The small skipper butterfly belongs to the skipper family, which is within a taxonomic order holding all the butterflies and moths! They're brightly coloured, boasting orange wings with a brown border. These insects are attracted to open habitats, such as meadows, unimproved grassland, downs, and road verges. They're expert flyers, expertly darting between the blades of long grasses when they're disturbed. This is a butterfly that has been restricted south but has been seen spreading north with rising temperatures in recent years.
A beneficial insect that can contribute to pollinating wildflower plants.
Emerged adult wings are vividly orange, surrounded by a black-brown and cream border. At rest, the species wings appear moth-like, a characteristic not seen in other butterfly families. Males possess a black streak on the forewing. The larvae, or caterpillars, are small and pale green with pale yellow heads. The body's covered in faint, tiny black speckles. Pupae, or cocoons, are spun using silk combined with the leaves of the larval foodplant. Initially, it begins light green but slowly fades to brown with age, looking like a malformed dead leaf. Eggs are laid in a row of 2-8. They're tiny, appearing white at first, fading to a pearly yellow with time.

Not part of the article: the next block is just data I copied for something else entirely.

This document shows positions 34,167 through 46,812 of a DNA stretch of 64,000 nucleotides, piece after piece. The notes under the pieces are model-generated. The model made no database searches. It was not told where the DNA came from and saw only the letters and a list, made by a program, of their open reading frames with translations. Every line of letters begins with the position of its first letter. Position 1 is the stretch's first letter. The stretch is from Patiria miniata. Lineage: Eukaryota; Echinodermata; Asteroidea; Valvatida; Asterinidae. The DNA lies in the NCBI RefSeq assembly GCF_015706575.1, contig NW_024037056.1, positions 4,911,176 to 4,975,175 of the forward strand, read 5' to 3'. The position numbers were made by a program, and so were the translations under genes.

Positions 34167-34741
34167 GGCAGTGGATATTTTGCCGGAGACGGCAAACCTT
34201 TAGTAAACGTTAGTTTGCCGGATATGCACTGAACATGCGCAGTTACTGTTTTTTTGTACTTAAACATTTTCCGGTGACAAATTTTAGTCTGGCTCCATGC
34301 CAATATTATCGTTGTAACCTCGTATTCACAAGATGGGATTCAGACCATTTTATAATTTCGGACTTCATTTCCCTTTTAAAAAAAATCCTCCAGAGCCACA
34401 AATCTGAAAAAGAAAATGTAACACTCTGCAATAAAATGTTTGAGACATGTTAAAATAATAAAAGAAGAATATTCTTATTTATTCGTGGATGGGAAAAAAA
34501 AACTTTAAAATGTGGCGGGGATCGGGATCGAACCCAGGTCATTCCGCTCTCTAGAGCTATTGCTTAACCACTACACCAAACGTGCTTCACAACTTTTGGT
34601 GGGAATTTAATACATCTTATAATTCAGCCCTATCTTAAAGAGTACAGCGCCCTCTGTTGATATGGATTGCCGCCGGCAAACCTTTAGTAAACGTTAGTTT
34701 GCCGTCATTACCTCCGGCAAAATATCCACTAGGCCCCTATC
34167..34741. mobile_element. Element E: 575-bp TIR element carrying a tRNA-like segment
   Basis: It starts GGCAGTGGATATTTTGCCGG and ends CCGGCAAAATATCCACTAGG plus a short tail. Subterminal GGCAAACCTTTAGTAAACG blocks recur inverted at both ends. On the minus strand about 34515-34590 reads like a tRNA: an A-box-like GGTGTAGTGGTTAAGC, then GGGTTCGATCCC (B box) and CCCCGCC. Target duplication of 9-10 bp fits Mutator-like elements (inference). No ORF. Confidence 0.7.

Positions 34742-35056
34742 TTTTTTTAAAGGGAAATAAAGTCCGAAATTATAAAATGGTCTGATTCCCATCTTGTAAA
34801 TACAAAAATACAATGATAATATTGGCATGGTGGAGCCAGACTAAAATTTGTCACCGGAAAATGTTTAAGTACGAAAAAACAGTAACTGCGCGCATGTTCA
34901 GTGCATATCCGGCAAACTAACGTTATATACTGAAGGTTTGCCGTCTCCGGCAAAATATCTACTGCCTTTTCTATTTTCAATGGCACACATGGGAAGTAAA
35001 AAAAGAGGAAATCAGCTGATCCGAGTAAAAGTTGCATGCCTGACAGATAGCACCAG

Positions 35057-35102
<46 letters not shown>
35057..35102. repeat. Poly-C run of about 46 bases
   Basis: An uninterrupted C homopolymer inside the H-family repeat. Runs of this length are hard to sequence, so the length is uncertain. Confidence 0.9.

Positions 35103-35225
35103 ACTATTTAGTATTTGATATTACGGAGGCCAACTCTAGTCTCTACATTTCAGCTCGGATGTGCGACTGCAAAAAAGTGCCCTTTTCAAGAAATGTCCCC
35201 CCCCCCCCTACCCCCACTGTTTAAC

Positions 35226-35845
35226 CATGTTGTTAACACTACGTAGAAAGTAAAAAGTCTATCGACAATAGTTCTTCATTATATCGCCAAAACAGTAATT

A widespread butterfly present across Europe, the Middle East and North Africa.
Butterflies are considered important pollinators. Unfortunately, the larvae or caterpillars of various butterfly species can sometimes be pests during years where conditions are optimum for their breeding. If in high abundance, caterpillars may be picked off using gloves and moved someplace else.
It's not recommended to use pesticides on these butterflies.